In 2023, Morgan re-enlisted with the Reserve onstage at the Grand Ole Opry. “I’m excited to once again serve my country and be all I can be in hopes of encouraging others to be a part of something greater than ourselves,” Morgan told PEOPLE in a statement at the time. “I love being an artist, but I consider it a true privilege and honor to work with what I believe are the greatest of Americans, my fellow soldiers.”

Bob Barker

US Naval Institute/Twitter; Jesse Grant/WireImage

The late Price Is Right host served as a naval aviator during World War II. In his autobiography Priceless Memories, Bob Barker described his time in the military by writing, “I was a Naval Aviator, a Fighter Pilot. I completed all facets of my training, including my qualifying landings on a carrier. I was all ready to go, and when the enemy heard that I was headed for the Pacific, they surrendered. That was the end of World War II.”

Drew Carey

US Naval Institute/Twitter; Sonja Flemming/CBS via Getty

Barker’s successor on The Price Is Right Drew Carey also was a military man, having served in the Marine Corps from 1980 to 1986, before beginning his career in comedy. Though he is now a self-described “peacenik,” according to an interview with U.S. Veterans Magazine, he has tremendous respect for the military: “I believe it’s important for us to always recognize the sacrifices it takes to serve in our military, and how necessary they are… We need to recognize and applaud people in our military who do their jobs well, and with honor. Period.”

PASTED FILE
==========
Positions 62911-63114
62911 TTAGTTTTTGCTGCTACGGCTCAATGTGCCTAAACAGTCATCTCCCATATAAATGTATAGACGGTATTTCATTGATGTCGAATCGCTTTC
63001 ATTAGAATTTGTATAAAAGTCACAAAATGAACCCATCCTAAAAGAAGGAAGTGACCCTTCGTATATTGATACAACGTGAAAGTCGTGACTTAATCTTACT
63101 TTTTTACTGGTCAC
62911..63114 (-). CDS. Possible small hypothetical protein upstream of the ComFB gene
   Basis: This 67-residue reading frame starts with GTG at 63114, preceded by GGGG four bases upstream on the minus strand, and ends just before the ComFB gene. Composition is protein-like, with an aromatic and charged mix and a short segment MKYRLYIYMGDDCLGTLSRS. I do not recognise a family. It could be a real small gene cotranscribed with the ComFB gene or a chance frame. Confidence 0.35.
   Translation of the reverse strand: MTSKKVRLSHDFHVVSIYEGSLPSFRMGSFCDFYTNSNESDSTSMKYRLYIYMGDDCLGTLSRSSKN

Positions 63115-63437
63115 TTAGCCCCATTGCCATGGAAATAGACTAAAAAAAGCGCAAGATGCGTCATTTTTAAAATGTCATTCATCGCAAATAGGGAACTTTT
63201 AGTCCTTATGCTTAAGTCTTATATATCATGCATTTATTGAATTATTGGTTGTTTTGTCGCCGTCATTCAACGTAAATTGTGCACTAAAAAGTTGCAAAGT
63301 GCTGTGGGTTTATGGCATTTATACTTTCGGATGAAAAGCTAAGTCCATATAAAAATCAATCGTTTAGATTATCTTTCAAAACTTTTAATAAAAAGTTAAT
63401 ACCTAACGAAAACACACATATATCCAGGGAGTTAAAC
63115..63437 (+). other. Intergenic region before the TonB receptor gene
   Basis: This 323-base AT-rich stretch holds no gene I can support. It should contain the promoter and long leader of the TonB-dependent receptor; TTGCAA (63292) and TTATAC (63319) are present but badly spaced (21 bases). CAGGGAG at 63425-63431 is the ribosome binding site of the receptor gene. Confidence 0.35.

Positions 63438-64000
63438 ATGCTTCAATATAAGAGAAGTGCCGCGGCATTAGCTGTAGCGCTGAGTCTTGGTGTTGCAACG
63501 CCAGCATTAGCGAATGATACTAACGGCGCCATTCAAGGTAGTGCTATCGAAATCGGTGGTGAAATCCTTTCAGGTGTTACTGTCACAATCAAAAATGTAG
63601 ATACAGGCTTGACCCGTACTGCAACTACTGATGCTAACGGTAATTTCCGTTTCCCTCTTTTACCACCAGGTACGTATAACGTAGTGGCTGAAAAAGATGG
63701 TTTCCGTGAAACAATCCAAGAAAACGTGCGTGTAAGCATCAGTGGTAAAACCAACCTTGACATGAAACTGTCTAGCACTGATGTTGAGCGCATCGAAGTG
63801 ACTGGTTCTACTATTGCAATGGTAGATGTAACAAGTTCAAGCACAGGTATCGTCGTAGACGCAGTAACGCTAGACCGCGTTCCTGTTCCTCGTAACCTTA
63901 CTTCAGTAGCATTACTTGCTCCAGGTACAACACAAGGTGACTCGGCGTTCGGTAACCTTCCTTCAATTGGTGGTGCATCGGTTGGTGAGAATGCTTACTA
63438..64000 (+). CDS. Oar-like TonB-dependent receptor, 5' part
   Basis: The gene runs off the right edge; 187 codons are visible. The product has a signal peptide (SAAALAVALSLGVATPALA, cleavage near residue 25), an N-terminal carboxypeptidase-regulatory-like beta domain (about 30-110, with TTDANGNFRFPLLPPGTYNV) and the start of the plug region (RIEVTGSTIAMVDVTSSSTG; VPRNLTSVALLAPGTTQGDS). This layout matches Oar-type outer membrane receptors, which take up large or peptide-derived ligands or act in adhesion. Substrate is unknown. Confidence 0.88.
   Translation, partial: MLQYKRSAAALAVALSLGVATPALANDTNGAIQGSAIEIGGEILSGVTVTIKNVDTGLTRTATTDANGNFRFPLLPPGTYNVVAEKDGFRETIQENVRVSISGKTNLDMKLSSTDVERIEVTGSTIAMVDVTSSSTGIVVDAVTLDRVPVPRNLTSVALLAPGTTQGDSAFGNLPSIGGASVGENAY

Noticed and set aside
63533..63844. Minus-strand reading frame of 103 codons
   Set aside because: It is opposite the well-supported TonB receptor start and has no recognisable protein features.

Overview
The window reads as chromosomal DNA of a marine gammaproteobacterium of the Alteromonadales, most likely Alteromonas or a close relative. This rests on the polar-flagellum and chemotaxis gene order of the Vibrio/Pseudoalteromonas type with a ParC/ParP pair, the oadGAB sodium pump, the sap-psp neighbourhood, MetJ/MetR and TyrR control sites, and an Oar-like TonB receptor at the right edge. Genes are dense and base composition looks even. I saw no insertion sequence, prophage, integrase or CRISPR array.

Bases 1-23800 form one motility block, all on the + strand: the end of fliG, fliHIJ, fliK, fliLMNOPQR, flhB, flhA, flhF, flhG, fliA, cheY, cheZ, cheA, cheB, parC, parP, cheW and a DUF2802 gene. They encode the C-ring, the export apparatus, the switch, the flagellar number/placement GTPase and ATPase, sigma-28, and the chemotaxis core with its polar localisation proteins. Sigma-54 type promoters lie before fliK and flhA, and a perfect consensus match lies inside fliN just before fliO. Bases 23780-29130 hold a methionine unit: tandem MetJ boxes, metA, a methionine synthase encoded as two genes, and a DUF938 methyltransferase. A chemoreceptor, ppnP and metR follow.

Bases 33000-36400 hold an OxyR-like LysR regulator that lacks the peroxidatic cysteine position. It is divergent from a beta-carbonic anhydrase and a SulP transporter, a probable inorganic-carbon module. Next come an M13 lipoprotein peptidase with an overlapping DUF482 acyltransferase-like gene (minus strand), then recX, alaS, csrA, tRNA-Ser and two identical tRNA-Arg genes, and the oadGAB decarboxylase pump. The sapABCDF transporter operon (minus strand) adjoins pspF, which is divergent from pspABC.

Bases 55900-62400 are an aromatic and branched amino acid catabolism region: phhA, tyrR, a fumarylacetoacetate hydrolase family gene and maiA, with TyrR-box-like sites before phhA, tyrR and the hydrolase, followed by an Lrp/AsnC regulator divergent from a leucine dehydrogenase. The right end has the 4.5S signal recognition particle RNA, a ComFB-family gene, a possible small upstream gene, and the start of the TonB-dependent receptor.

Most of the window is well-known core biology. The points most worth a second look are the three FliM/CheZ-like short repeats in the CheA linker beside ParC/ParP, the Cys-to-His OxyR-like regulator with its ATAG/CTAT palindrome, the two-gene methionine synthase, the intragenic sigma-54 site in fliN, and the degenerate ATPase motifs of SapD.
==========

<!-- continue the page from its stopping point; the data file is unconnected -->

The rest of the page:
Blippi

Stevin John/Instagram; Blippi/Instagram

Yes, your kids’ favorite YouTube personality Blippi (real name: Stevin John) served in the U.S. Air Force before trading one uniform for another. “15 years ago! Happy Veterans Day to all my fellow Vets 🇺🇸 ! C-17 Loadmaster ✈️,” he captioned this throwback photo on Veterans Day in 2021.

Bea Arthur

Everett

The famed Golden Girls star Bea Arthur was a typist and truck driver in the Marine Corps for two years beginning in 1943. She was also one of the first members of the Women’s Reserve, and after being discharged in 1945, married Marine Private Robert Arthur before eventually embarking on a storied career in show business.

Morgan Freeman

ABC/Getty

The Oscar winner with the iconic voice, Morgan Freeman was intrigued by war films growing up, which inspired him to join the Air Force in 1955. He served as a radar technician, and, realizing that flying in the Air Force was not for him, left the military almost four years later. The actor would eventually return to duty on film: Freeman starred in the acclaimed 1989 Civil War drama Glory.